The economy may have grown at its slowest pace in seven years in 2008, dragged down by high inflation and the impact of the global economic downturn, the National Economic and Development Authority (NEDA) said yesterday.
Dennis Arroyo, head of the policy planning office at the economic planning agency, told reporters that the economy expanded 4.2 percent to 4.5 percent last year, after hitting a more than three-decade peak of 7.2 percent in 2007.
The low end of the government’s annual growth forecast was the slowest since 2001, when the economy grew just 1.8 percent.
“The slowdown is due to two crises, the oil and food crisis which hit the Philippines in the first half, and the global recession in the last quarter,” Arroyo said.
Arroyo also said the robust Christmas sales in December failed to boost fourth quarter growth because of higher oil prices and inflation during the period.
He also said the 4.6-percent third quarter growth could be revised downward to 4.4 percent.
“Prices of oil and rice were too high during the first half and the third quarter, and then later on, we saw more of the effects of the global financial crisis,” Arroyo said.
NEDA expects growth of the agriculture, fishery and forestry sector to fall within the range of 3.1 to 3.3 percent; industry, 4.8 to 5.1 percent; and services, 4.3 to 4.5 percent.
Arroyo said given the dismal economic outlook, the government needs to pump-prime the economy to meet the GDP target for the year of 3.7 percent to 4.7 percent.
“There’s the economic resiliency package so we’re pushing for infrastructure projects this year,” Arroyo said.
The official GDP numbers are set to be released on Jan. 29, the same day the Bangko Sentral ng Pilipinas (BSP) announces its monetary policy decision.
Economic output in the fourth quarter of 2008 likely slowed to 3.6 to 4.4 percent from a year ago because of a broad-based slowdown in the economy, Arroyo said.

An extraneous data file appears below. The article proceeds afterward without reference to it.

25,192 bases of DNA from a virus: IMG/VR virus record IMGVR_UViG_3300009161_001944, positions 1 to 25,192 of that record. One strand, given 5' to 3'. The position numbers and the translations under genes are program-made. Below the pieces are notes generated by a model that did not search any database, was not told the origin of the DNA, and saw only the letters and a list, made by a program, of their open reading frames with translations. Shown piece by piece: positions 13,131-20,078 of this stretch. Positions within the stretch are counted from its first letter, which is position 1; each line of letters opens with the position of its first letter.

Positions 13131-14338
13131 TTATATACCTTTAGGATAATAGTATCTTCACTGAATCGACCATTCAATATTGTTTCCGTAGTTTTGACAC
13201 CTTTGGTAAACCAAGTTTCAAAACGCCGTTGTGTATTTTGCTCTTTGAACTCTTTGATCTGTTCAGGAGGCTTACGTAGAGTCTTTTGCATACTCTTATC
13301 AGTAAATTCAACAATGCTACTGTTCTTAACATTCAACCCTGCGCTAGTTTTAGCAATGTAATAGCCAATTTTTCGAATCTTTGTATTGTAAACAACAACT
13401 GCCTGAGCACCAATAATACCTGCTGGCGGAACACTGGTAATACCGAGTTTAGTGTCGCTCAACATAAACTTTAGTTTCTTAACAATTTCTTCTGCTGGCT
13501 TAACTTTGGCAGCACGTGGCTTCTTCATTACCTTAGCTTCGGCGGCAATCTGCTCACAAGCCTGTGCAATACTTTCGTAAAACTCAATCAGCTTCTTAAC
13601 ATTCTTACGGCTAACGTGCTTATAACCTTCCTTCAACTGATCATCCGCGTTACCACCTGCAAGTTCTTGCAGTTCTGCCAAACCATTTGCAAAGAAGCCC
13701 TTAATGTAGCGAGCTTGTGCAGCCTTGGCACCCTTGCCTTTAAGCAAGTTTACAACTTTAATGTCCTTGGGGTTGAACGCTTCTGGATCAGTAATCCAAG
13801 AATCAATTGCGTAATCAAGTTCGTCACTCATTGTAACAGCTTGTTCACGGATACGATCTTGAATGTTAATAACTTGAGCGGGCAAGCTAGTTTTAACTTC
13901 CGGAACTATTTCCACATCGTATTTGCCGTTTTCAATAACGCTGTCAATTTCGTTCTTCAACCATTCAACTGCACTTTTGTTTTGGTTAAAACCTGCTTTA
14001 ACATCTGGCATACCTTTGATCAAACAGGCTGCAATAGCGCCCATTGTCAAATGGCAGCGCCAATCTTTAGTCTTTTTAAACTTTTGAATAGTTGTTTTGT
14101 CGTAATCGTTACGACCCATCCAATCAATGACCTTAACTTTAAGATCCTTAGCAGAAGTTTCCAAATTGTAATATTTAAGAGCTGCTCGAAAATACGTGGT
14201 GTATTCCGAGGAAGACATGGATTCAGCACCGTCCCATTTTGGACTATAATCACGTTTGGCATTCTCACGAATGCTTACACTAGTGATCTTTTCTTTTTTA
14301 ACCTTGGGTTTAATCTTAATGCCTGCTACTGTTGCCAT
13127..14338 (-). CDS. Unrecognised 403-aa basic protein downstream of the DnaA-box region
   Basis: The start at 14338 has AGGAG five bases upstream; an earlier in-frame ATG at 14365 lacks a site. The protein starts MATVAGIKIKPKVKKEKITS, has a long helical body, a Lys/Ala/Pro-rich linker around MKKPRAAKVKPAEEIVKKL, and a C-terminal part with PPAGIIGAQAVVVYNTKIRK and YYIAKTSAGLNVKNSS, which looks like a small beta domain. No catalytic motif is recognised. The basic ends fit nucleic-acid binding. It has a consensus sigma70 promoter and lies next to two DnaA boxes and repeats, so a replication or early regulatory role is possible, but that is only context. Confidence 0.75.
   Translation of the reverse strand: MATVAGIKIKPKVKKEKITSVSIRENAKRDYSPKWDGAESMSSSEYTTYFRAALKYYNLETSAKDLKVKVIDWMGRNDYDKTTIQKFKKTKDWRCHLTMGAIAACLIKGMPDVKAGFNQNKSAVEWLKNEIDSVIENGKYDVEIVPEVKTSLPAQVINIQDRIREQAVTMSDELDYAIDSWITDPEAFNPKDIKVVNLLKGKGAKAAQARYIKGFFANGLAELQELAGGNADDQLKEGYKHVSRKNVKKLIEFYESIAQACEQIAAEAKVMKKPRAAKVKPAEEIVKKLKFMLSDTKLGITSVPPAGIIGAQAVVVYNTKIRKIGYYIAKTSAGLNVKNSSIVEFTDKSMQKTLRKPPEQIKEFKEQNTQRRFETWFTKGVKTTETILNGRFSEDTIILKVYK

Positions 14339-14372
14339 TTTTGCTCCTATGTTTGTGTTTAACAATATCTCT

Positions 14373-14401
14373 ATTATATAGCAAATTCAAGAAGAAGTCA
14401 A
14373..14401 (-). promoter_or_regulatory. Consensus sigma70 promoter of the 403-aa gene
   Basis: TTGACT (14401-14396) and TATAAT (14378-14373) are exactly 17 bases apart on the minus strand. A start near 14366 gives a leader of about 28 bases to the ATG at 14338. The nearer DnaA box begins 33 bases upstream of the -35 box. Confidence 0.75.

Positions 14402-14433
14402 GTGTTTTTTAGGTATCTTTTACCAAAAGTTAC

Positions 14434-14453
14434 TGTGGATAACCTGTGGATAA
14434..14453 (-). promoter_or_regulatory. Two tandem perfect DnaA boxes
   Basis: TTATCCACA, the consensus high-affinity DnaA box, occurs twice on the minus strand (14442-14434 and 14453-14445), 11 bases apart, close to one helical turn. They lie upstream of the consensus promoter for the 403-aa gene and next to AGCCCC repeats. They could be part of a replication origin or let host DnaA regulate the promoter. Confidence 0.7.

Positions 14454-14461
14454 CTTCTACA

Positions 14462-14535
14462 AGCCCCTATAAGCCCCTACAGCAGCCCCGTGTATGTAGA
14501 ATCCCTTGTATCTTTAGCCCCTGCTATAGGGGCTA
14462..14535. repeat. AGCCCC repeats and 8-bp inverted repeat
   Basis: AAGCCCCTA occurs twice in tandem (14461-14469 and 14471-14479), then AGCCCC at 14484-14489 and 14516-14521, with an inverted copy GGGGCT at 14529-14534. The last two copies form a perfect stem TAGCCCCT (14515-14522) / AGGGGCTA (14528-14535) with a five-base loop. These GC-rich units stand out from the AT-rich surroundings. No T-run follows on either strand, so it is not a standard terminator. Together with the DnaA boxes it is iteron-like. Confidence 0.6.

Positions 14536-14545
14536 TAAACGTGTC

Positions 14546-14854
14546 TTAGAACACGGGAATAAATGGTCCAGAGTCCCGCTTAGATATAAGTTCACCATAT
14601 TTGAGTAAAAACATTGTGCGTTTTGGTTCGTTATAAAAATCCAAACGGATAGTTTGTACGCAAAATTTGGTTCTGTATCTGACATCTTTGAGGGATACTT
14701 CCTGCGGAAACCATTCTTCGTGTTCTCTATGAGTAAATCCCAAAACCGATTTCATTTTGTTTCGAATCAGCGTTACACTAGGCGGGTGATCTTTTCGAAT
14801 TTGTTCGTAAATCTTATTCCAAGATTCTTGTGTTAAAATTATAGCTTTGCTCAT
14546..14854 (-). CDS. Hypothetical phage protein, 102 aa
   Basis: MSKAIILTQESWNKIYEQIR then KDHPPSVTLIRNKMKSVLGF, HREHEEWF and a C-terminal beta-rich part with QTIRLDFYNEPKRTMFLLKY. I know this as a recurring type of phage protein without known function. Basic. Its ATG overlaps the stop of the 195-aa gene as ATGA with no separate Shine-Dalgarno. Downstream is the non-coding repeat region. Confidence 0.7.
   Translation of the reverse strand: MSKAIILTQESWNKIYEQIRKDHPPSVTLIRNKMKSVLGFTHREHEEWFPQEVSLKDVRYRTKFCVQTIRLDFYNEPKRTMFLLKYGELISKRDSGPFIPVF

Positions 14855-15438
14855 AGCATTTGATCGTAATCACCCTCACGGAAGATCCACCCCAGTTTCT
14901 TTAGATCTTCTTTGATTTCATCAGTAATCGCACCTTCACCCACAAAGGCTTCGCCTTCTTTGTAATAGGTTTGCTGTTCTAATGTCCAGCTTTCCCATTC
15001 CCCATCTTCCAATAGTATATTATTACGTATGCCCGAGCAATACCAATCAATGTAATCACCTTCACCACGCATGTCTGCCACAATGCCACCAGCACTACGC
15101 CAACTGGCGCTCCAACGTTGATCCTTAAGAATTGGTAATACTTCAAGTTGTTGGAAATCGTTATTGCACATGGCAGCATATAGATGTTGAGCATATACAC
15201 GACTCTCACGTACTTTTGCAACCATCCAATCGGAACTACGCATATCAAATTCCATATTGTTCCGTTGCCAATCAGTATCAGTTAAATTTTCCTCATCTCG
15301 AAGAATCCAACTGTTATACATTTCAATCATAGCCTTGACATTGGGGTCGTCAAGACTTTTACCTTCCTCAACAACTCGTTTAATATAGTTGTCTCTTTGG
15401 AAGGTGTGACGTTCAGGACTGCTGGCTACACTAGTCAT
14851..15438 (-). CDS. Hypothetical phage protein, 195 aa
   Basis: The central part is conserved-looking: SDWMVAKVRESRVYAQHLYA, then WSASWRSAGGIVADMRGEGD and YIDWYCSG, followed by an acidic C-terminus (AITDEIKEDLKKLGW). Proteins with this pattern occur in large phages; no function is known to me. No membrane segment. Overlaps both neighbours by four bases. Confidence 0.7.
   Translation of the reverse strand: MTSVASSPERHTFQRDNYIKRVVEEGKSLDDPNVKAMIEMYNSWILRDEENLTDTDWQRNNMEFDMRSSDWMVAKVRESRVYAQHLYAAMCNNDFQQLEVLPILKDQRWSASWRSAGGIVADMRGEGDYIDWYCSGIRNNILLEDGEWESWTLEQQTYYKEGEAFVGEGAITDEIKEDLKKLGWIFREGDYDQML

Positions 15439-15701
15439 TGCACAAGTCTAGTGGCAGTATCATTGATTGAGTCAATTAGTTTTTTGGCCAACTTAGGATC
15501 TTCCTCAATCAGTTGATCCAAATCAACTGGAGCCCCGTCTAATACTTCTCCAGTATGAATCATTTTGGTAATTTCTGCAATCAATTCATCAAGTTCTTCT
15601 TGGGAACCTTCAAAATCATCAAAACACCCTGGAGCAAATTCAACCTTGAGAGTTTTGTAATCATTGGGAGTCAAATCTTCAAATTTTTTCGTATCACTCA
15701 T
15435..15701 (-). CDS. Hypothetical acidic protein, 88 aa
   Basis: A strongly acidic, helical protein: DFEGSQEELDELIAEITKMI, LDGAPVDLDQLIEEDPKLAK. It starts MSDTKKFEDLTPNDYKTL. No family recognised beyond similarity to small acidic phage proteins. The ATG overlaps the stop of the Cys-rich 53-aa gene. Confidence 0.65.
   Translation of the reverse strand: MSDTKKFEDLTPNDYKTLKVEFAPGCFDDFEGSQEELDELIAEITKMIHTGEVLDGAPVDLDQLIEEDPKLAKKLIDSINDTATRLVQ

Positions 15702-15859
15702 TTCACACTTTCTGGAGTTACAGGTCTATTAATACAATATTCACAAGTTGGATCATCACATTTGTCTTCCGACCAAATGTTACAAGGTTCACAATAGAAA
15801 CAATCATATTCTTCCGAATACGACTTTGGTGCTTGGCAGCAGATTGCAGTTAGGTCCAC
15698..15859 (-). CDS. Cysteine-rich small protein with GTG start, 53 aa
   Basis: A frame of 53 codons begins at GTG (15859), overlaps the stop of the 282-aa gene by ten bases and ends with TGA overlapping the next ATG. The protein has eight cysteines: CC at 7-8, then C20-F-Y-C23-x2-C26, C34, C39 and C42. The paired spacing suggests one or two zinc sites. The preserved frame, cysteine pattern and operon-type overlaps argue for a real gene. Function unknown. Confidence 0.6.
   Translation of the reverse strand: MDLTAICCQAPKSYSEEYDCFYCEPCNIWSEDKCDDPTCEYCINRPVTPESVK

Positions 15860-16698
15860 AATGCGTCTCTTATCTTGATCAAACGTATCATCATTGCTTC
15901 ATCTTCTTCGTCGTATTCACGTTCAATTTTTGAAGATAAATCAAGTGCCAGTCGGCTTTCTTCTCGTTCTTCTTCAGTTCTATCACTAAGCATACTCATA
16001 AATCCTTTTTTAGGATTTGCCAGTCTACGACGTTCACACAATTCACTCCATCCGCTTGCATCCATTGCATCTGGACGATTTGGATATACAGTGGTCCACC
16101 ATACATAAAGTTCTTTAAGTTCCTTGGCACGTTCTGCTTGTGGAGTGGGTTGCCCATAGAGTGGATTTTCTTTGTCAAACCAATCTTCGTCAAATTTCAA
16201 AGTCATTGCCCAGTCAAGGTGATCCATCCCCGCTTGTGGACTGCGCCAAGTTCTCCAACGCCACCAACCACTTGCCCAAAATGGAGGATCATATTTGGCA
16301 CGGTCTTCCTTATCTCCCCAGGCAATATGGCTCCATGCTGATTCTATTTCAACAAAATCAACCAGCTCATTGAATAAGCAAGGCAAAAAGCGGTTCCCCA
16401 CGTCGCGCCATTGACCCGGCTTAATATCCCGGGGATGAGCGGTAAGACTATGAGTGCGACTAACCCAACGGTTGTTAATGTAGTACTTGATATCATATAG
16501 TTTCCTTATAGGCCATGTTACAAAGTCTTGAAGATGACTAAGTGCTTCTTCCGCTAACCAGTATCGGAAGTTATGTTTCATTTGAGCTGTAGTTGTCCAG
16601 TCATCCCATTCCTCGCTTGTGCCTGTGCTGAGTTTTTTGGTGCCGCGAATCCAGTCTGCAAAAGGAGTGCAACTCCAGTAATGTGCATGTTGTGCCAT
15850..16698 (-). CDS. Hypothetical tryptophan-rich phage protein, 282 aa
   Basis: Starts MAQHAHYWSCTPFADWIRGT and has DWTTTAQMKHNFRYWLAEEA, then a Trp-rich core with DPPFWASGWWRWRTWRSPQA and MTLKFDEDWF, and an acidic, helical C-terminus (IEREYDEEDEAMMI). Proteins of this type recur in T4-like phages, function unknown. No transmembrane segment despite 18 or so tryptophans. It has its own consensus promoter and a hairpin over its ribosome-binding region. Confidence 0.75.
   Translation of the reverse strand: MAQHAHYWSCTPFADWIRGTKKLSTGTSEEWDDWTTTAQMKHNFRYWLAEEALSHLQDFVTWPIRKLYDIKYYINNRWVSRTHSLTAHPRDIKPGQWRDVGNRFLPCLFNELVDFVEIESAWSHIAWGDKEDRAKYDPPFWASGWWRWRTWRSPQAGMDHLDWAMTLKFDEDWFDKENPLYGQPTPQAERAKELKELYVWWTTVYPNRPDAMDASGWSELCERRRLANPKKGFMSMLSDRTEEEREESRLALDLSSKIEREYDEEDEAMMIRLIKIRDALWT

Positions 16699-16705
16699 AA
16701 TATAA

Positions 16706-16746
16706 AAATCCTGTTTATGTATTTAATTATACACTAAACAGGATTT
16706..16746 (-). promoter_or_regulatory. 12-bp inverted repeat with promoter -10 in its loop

The government had set a 4.1-to 4.8-growth target for 2008, and it had forecast a 4.6-percent expansion in gross domestic product in the fourth quarter on hopes that brisk Christmas spending and lower inflation would underpin consumption.
Annual inflation hit its slowest pace in nine months in December at eight percent, after reaching a near 17-year peak of 12.5 percent in August, due to a sharp drop in food and fuel prices.
Socio-economic planning chief Ralph Recto said earlier this month the country could hit the high end of its 3.7-to 4.7-percent growth target this year if a P330-billion fiscal stimulus package was implemented on time.
Philippine officials want to frontloand spending in the first half of the year to protect the economy from the ravages of the global economic crisis, which is expected to depress exports and sour remittances from Filipinos working abroad.
The Senate yesterday ratified the P1.415-trillion 2009 national budget, paving the way for its signing into law. The House of Representatives ratified it Wednesday night.
“We need to get our infrastructure projects going,” Arroyo noted.
Aside from pump-priming the economy, Arroyo said there is a need to help retrenched overseas Filipino workers find other markets.
“There’s going to be rapid deployment of OFWs,” he said.
Arroyo said there are other markets such as South Australia, New Zealand and Bulgaria.–Iris C. Gonzales, Philippine Star